Never, Rarely, Sometimes, Always
With stunning performances from two completely genuine young leads, this is a movie people will talk about all year.
H ONOLULU - If there is a nation that seems to have one foot already planted in the 21st century, that nation is Japan, where every new high-tech gadget and virtual reality world seems to get its first consumer tryout. At the 16th Hawaii International Film Festival, which specializes in new films from the Pacific Rim, three movies danced along the cutting edge of new technology and emerging art forms:
"Haru," from Japan, is the first feature about an online romance, conducted by e-mail. Messages scroll down the screen as they're typed back and forth by a frustrated executive in Tokyo and a young woman in a small town, who is trying to get over the death of her sweetheart.
"Memories," also from Japan, is an extraordinary new animated film developed by Katsuhiro Otomo, acknowledged master of what the Japanese call "anime." It tells three stories of human lives overwhelmed by technology.
"Synthetic Pleasures," a documentary by the Korean-American Iara Lee, is a free-form look at many forms of virtual reality, from vast indoor Japanese "beaches" and "ski hills" to computer-generated 3-D games, artificial intelligence, "body sculpture" and cybersex. ("Synthetic Pleasures" opened last week at the Music Box, 3733 N. Southport, where it is playing through today.)
All three of these films foresee a new century in which men will live in closer symbiosis than ever before with their machines, especially machines that can think (or seem to think) and machines that create artificial worlds that seem real to their human inhabitants. This brave new cyberworld is not a cheerful one, in the view of the two Japanese films, although Lee is more optimistic, and her documentary features testimony from pioneers of the electronic frontier.
"Haru," the film about an online romance, is paradoxically the most old-fashioned and humanistic of the three. It begins in an online "Cinema Forum," where two participants named "Haru" and "Hoshi" meet and begin to chat about the movies.
Soon they are chatting with each other, through private e-mail, and gradually they reveal their true identities (and sexes - for there has been some deception). One is a Tokyo executive, mired in frustration, whose job is to promote soup to supermarkets. The other is a young woman who hops from job to job, trying to stay one step ahead of an annoying suitor.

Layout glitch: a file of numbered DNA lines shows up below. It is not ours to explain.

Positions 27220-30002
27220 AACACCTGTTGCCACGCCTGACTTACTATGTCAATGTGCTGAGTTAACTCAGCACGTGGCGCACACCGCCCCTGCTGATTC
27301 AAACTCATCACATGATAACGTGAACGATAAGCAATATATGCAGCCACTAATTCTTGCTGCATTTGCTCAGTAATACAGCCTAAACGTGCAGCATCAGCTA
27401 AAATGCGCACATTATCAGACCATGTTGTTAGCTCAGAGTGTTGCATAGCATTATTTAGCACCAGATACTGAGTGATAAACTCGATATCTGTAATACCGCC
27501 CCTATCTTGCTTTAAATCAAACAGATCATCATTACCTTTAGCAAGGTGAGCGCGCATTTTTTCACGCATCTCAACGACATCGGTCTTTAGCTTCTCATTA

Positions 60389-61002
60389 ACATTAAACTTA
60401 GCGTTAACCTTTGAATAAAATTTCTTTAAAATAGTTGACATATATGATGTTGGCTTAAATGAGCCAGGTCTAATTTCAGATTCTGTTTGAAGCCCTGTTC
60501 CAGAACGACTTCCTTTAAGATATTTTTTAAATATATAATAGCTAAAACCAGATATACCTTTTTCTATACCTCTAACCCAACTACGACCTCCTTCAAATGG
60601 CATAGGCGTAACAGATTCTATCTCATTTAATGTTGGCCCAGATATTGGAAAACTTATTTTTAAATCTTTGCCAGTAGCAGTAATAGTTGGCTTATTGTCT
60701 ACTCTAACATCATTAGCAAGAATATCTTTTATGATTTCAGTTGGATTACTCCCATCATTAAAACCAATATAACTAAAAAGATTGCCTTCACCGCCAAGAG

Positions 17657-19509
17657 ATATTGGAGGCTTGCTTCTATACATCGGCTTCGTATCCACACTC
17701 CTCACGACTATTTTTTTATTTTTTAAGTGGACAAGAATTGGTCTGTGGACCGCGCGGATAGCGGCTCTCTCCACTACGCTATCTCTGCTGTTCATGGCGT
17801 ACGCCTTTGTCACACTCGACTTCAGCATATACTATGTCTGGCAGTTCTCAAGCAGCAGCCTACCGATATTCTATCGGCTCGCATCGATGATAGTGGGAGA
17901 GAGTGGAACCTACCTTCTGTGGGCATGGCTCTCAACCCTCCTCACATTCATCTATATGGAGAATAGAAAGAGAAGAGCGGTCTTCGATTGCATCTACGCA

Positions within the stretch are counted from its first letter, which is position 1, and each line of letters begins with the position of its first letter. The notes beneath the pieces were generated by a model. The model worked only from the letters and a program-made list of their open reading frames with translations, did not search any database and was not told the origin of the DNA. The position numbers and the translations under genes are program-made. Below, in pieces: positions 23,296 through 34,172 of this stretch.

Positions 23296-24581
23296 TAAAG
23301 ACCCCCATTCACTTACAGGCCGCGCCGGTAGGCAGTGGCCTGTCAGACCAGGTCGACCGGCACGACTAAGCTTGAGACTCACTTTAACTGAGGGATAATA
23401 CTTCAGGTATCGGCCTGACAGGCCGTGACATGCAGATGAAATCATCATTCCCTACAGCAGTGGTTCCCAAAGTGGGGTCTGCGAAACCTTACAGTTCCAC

The online chats scroll down the screen, and alternate with real-life footage that is actually colder and more impersonal: Both characters are often seen in fluorescent-lit, air-conditioned environments, photographed through glass walls; their real lives don't offer the same opportunities to confide and unwind that they find online.
"Memories" tells three futuristic stories, coordinated by Otomo, who made the landmark anime fantasy "Akira." In one, explorers in an outer-space Sargasso Sea find themselves seduced by a virtual reality world generated on an abandoned space station. In the second, a laboratory worker takes what he thinks is cold medication and becomes a deadly source of poisons meant for chemical warfare.
The third, directed by Otomo himself, has the power and the imagination of a futuristic "Animal Farm." It is seen through the eyes of a young boy who lives in a fortress city, every building and turret bristling with giant cannons. His father works on a team that operates the largest of the cannons, and we follow through a workday dedicated to the care and feeding of the vast weapon. It gradually becomes clear that the entire society is based on paranoia, on rounds fired at an enemy that has long since ceased to exist.
"Synthetic Pleasures," a once-over-lightly kind of film, has been made by traveling around real and cyberworlds, looking at the lifestyles of people caught up on new electronic realities. One of its subjects is a man who travels America on a recumbent bicycle, the solar panels behind him powering the Macintosh computer mounted between his handlebars. "I live on the Net," he explains.
We also visit VR amusement parks, meet body piercers and tattooists who are trying to turn their bodies into works of art, talk to artificial intelligence gurus, and learn about online sex. Director Lee's definition of virtual reality is broad enough to encompass drive-through wedding chapels in Las Vegas, as well as the amazing buildings in Japan that contain artificial golf courses or ocean beaches. Most of the visions in these three films will not cheer ordinary people who cling to everyday values. Although the enthusiasts in "Synthetic Pleasures" hail the dawn of a new age of man and computer, their activities still seem more synthetic than pleasurable.
But "Haru" takes a different approach altogether. Its two characters find intimacy, a little at a time, through the revelations they make online.
Midway through the film there is a striking scene. The man must take a bullet train past the district where the woman lives. They plan to "see" each other. She will stand by her car in a field, and he will stand in a doorway of the train. They pass quickly, but they do see each other, and both of them videotape the "meeting." The irony is that neither can see the other's face, because it has a video camera in front of it!
Later, when they finally do meet, there is an extraordinary shot in which they stand face to face, and look, simply look, at each other.
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